English Place-name Society

Survey of English Place-Names

A county-by-county guide to the linguistic origins of England’s place-names – a project of the English Place-Name Society, founded 1923.


Major Settlement in the Parish of Hatherleigh

Historical Forms

  • Hadreleia 1086 DB(Exon)
  • Adrelie
  • Hatherlegam 1193 Oliver
  • Hatherley al. Hetherley 1675 Ogilby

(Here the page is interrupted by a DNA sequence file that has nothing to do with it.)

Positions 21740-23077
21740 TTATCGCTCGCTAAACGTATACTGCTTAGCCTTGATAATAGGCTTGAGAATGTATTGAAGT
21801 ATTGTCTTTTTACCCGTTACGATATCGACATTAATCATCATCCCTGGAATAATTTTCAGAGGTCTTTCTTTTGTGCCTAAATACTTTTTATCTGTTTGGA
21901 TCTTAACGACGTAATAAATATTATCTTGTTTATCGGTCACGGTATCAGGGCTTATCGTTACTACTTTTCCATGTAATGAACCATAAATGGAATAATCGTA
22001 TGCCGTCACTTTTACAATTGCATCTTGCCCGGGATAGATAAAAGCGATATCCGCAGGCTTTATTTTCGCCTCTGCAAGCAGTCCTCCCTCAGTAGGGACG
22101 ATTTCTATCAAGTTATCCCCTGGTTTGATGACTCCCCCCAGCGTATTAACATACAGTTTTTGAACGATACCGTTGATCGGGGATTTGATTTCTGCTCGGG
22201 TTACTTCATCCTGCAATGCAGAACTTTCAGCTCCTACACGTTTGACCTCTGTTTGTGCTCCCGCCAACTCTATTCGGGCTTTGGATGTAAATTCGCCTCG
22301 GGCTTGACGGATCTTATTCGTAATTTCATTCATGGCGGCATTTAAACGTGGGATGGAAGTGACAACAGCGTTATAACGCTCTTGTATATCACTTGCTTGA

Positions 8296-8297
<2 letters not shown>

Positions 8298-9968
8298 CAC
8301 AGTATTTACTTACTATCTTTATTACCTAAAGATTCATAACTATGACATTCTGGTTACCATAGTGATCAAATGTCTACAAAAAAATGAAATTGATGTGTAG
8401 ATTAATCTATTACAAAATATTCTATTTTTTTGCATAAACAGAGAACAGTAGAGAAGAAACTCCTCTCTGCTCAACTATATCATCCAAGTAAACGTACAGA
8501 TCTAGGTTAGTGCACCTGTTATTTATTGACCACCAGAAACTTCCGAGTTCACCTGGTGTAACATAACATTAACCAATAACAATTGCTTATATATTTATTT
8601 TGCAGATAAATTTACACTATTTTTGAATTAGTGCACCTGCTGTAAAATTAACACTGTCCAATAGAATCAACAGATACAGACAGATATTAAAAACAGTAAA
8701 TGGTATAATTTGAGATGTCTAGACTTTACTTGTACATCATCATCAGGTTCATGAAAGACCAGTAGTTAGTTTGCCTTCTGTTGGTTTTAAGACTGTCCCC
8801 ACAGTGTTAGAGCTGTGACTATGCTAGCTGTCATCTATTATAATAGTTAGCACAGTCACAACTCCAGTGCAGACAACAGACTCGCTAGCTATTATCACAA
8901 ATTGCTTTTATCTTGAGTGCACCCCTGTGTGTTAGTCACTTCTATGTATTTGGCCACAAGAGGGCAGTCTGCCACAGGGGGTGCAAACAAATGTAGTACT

This name raises the problem of a large number of names containing Hather -, Hether -, Hader -, Heder -, as their first element in their ME forms. In addition to this name we may note in Devon Hatherton, Hathercombe, Hatherland, Hetherland , Hatherleigh and Heathercombe infra (v. Index). Elsewhere we have Heatherton in Bradford (So), Hederdon 1277 FF, Hetherden 1456 AD i; Hatherleigh in Holton (Do), Hatherlegh 1277Ass , 1309 Ipm; Hatherley (Gl), Athelai DB, Haiderleie c. 1150 BM, Heitherleia 1210 Gl Corpn. Records, Hatherlege , Hetherlege , 1221Ass ; Hatherden in Andover (Ha), Hadredena c. 1110 (15th) Dugd, Hetherdene 1235, 1256Ass , Hatherdene 1256Ass ; Hatherton (Ch), Haretone 1086 DB, Hatherton c. 1307 St Werburgh Cartulary. For none of these have we any OE forms, but we have one for Hatherton (St). In the Wolverhampton charter of 996 this is Hage (n )þorndun (Dugd vi, 1443).It is DB Hargedone , 13th cent. Hatherden , Hetherden . This makes it clear that it is just possible that all these contain as their first element OE  haguþorn , hægþorn , 'hawthorn,' with loss of n from the consonant groups rnd , rnl , as early as DB, and variant Hather -, Hether -, Haider -, Heither - forms which reflect the ME  variants hawethorne , heythorne . It is a little surprising, however, if this is the history of these names, that the aw and the n have disappeared so completely in all the various examples, and the question may be raised whether we may not have, in some of these names at least, the ancestor of the common word heather .That has hitherto only been noted from the North of England and from Scotland in ME  documents, where it takes the forms hather , hadder , hedder . The origin of this word is obscure (v. NED s. v .). That it might be used in place-names is shown by Heather (Lei), Hadre DB, Hether 1221 Cur, Hethere , 1428 FA but there is no evidence that the word heather was in common use in Southern England until modern times and there is no evidence for the presence of the plant itself at many of the places in question. It is of course possible that the term, if it was in use, had not the same significance as it had in the north of England. It might denote heathland generally, not necessarily a place where the plant we know as heather grows.There may have been an OE  *hǣðra or *hǣðor with a stem- extension of the same type as that found in ME  polre (OE  *pōlra ) from pōl , 'pool,' telgor from telga . It would presumably denote a heath-grown place, v. Addenda supra lix.